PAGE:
Nature can teach us so much about our world, about its glory and its anguish. In nature we find so many lessons about hardiness, resilience, triumph and, yes, destruction and death. The British poet William Wordsworth captured this sentiment in one line of his profound 18th-century poem entitled The Tables Turned: “Come forth into the light of things, let Nature be your teacher.” And that’s what we hear from Meghan Elizabeth Kallman.
Meghan Elizabeth Kallman is a Ph.D. candidate in sociology at Brown University. She is a musician, a climate activist, co-founder of the Prison Op/Ed Project, and teaches at the Rhode Island state prison.
It’s not just hospitals in Rhode Island that are preparing for the possible arrival of Ebola cases. The state’s prison system is also getting ready.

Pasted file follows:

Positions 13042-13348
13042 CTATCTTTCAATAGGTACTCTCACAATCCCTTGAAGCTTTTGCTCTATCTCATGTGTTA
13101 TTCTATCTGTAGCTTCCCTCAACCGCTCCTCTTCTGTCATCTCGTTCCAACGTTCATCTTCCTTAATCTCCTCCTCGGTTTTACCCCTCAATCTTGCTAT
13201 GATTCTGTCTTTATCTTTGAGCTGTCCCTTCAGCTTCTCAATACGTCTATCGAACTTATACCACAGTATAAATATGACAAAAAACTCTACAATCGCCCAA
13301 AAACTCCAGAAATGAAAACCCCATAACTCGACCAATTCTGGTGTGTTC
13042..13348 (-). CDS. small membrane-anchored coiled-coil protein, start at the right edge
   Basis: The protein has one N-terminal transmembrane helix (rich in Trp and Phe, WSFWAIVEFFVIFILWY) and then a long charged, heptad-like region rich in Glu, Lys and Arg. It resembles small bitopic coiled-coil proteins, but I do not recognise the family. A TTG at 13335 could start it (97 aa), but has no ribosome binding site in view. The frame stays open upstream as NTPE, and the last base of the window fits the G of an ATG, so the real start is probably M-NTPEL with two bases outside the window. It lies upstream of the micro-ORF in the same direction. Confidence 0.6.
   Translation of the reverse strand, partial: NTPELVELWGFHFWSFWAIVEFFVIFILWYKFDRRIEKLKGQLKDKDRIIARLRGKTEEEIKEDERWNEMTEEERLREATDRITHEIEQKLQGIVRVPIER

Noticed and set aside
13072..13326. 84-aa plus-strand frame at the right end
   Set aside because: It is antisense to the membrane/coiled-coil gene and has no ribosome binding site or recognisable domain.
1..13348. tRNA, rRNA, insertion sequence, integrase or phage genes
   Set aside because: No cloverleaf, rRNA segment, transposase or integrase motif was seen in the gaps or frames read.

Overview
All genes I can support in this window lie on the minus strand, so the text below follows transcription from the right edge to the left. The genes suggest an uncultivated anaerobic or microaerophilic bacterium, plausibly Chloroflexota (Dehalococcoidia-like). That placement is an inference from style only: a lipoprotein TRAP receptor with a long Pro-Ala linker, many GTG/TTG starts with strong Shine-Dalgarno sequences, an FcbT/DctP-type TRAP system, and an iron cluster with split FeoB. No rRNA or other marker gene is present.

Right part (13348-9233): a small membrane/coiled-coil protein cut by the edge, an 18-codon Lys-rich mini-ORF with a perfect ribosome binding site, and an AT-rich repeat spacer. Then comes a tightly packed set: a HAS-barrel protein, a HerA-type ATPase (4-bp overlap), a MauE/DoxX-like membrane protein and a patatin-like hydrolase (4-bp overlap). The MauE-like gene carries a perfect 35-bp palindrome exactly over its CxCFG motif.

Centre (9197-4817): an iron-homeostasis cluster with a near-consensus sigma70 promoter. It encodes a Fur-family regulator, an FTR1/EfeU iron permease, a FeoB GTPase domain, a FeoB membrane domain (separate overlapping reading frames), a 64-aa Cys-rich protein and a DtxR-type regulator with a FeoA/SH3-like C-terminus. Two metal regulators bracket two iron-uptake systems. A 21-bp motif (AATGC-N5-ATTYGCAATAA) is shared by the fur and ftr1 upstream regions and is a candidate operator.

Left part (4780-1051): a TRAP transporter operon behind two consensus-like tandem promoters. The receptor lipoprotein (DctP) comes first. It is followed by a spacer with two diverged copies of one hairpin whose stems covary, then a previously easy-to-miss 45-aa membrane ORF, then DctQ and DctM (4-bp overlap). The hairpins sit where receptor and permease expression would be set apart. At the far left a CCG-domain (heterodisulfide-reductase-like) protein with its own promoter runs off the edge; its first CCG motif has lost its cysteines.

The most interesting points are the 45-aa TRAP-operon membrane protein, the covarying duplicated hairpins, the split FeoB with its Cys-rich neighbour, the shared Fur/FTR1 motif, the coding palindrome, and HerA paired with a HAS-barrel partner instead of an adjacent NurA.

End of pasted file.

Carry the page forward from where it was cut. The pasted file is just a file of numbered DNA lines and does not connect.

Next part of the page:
The department of corrections is responsible for the health care of more than three thousand inmates on any given day. The institution takes in whomever the justice system sends – regardless of their health. That’s why corrections medical director doctor Fred Vohr says they must be ready for anything.
A recent article in the New Yorker about radio in prison piqued my interest. Besides providing a window into a world that many of us know little or nothing about, it caught my eye that these Sony SRF-39FP ("FP" for "Federal Prison") radios are actually remarkably good receivers.